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Re: A Daily Prayer for all
Reply #4050 - 08/23/19 at 05:22:07
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Mark 9:35 (KJV)
And he sat down, and called the twelve, and saith unto them, If any man desire to be first, the same shall be last of all, and servant of all.


Servant’s Heart

Cook. Event Planner. Nutritionist. Nurse. These are just some of the responsibilities regularly performed by modern moms. In 2016, research estimated that moms likely worked between fifty-nine and ninety-six hours per week doing child-related tasks.

No wonder moms are always exhausted! Being a mom means giving a lot of time and energy to care for children, who need so much help as they learn to navigate the world.

When my days feel long and I need a reminder that caring for others is a worthy pursuit, I find great hope when I see Jesus affirming those who serve.

In the gospel of Mark, the disciples were having an argument about which one of them was the greatest. Jesus quietly sat down and reminded them that “anyone who wants to be first must be the very last, and the servant of all” (9:35). Then He took a child in His arms to illustrate the importance of serving others, especially the most helpless among us (vv. 36–37).

Christ’s response resets the bar for what greatness looks like in His kingdom. His standard is a heart willing to care for others. And Jesus has promised that God’s empowering presence will be with those who choose to serve (v. 37).

As you have opportunities to serve in your family or community, be encouraged that Jesus greatly values the time and effort you give in service to others.


Reflect & Pray
How might you serve someone today? How could you take time to say “thank you” to someone who has graciously loved and served you?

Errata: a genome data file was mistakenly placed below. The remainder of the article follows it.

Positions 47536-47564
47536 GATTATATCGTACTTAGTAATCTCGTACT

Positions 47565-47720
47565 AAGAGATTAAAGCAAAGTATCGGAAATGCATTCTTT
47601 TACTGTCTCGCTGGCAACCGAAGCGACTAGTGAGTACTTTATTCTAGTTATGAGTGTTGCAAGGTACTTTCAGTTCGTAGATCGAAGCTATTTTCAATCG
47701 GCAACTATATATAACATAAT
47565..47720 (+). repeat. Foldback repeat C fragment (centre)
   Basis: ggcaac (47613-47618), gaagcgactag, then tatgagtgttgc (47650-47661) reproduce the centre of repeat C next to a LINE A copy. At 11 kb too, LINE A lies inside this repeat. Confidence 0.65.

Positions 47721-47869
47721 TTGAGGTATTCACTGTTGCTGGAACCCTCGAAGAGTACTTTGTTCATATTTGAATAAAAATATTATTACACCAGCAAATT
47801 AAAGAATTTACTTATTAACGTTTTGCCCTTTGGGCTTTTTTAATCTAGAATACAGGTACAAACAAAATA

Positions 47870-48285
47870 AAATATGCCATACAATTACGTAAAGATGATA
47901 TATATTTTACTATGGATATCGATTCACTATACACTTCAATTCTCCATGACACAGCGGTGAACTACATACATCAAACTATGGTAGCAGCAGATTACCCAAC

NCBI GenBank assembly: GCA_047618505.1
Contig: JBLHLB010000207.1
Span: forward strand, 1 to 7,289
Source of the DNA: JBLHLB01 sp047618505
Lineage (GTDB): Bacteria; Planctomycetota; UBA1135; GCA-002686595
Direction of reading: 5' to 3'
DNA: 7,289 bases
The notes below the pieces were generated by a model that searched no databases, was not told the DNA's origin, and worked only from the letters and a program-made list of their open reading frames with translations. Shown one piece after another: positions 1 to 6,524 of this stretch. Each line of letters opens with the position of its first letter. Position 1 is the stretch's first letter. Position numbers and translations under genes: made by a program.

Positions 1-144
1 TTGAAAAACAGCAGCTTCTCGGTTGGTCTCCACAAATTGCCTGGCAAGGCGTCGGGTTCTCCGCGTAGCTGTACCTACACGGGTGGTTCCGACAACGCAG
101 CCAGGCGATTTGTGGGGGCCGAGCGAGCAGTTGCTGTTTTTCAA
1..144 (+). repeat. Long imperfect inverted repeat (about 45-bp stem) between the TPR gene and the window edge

Jesus, thank You for reminding us of Your loving care for children and any who are vulnerable. Help us to follow Your example of service.


Insight
In the world of first-century Israel, opening one’s home to travelers was of great social importance. According to one rabbinic tradition, hospitality was greater than welcoming the shekinah, which signaled God’s glory or presence in His temple. The same culture, however, didn’t require men to open the doors of their hearts to members of their own community they considered beneath their dignity. They regarded servants, wives, and children as property and often treated them accordingly. As a result, Christ’s disciples had no natural understanding of a kingdom that would be led by a servant-king willing to die for His vision of a better world (Mark 9:30–32).

Jesus turned their views of His kingdom upside down by embracing and honoring a little child to illustrate a humility they’d not yet begun to understand. Then He expanded the implications of who we welcome into our hearts (v. 37).
  

God, grant me the serenity to accept the things I cannot change; the courage to change the things I can; and the wisdom to know the difference.
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Re: A Daily Prayer for all
Reply #4051 - 08/24/19 at 05:15:58
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Psalm 116:7 (KJV)
Return unto thy rest, O my soul; for the Lord hath dealt bountifully with thee.


You Have to Relax!

“You must relax,” pronounces a doctor crisply in Disney’s Rescuers Down Under, attempting to treat the injured albatross Wilbur, a reluctant patient. “Relax? I am relaxed!” a clearly not relaxed Wilbur responds sarcastically as his panic grows. “If I were any more relaxed, I’d be dead!”